1. Trademark Protection is Improving

The absence of any trademark law is typically understood to mean that Myanmar law offers little, if any, trademark protection despite having a registered trademark. This may not necessarily be accurate now. While the passage of an updated trademark law would certainly be helpful, the current framework of laws and jurisprudence do recognize key legal concepts that help protect trademarks and the rights of trademark owners.

There is an established practice in Myanmar of registering a Declaration of Ownership of a trademark, which once accepted is deemed to be prima facie evidence of the ownership of a mark. However, what some may not realize is that the registration of a Declaration of Ownership is a fundamental step towards meaningful brand protection in Myanmar. With a registered Declaration of Ownership, one is deemed the prima facie owner of a mark and can therefore seek remedies from Myanmar courts.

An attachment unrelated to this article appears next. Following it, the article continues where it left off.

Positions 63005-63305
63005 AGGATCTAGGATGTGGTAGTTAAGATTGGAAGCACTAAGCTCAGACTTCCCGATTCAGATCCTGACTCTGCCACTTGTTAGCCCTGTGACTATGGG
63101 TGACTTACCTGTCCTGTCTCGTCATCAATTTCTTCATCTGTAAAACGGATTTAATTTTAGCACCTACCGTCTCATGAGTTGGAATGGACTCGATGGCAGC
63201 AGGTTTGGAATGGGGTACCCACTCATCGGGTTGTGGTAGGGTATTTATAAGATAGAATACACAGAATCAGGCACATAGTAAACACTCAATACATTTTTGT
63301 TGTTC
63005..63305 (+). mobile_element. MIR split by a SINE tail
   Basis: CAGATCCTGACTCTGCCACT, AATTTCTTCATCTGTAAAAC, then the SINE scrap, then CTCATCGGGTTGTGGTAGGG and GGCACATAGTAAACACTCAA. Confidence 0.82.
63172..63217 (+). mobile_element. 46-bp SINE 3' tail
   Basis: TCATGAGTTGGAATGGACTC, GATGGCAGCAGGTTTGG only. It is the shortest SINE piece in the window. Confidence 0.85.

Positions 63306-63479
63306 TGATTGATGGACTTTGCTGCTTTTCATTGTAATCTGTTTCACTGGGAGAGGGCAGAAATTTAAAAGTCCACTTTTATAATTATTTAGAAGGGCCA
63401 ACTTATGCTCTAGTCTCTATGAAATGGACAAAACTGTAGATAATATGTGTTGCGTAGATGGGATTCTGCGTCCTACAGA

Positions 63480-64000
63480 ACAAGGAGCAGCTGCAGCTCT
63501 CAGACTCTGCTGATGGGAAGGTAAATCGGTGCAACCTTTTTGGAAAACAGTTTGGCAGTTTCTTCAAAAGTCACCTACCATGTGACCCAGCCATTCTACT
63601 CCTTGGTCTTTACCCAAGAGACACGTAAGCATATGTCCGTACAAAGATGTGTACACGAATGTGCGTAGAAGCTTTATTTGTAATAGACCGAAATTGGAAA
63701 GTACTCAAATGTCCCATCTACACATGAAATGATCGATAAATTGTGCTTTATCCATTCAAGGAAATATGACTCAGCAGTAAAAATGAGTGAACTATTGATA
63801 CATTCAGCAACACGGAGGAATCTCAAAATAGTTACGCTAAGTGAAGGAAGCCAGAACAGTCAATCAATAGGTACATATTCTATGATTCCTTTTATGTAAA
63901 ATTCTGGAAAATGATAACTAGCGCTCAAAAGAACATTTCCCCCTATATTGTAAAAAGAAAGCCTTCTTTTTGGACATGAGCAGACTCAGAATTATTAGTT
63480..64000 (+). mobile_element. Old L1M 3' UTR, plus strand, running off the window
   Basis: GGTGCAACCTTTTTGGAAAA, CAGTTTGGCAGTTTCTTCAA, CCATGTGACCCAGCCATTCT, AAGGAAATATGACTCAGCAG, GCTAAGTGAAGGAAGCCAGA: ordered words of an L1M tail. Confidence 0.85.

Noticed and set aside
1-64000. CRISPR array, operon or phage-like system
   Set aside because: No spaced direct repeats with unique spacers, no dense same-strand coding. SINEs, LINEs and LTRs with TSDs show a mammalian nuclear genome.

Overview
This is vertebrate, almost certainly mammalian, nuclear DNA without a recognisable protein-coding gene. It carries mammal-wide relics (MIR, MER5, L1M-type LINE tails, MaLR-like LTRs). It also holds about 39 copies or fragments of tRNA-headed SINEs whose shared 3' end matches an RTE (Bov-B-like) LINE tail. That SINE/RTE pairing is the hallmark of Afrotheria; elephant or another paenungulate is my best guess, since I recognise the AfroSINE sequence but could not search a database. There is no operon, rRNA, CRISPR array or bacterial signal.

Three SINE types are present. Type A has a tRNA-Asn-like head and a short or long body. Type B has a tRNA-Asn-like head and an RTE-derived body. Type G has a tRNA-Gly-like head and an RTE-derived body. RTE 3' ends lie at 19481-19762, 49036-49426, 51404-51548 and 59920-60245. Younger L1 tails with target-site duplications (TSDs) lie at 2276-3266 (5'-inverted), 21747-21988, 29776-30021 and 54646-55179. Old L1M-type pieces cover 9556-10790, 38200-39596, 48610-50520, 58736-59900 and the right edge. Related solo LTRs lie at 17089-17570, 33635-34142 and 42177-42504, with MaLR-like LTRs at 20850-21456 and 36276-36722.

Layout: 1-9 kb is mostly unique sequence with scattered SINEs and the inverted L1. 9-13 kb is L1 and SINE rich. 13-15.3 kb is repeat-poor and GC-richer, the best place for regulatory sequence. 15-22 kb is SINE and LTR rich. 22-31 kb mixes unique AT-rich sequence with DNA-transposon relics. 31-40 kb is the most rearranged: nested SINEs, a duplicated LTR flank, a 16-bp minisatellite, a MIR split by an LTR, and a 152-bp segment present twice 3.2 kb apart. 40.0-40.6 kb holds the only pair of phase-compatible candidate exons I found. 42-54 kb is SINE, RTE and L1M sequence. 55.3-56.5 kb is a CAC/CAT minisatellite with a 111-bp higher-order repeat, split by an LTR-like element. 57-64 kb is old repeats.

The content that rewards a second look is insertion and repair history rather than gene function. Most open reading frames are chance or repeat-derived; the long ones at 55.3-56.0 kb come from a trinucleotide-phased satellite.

Again, because there is no trademark law, it is easy to assume that the courts would have little guidance in settling trademark-related controversies, but again this is not the case. Landmark precedents exist in Myanmar case law, suggesting that the courts in Myanmar are taking notice of known and familiar IP legal concepts despite the absence of any specific controlling law.

For example, in one case the court held that goods need not be identical to establish that there was an intention to pass-off and that it would be sufficient that the offending good is a colorable imitation of the other. In another case, it was held that a mere translation of a mark into Myanmar language is not distinctive and is therefore a mere translation would not acceptable as a valid trademark. Finally, in a particularly significant case the court held that in order to determine which of two parties would have a better right to the use of a trademark, the totality of the circumstances would need to be considered and the earlier user of the mark should be given preference. Taken together, these cases represent a reassuring trend of jurisprudence in Myanmar that demonstrates a growing appreciation of trademarks and the need to protect them.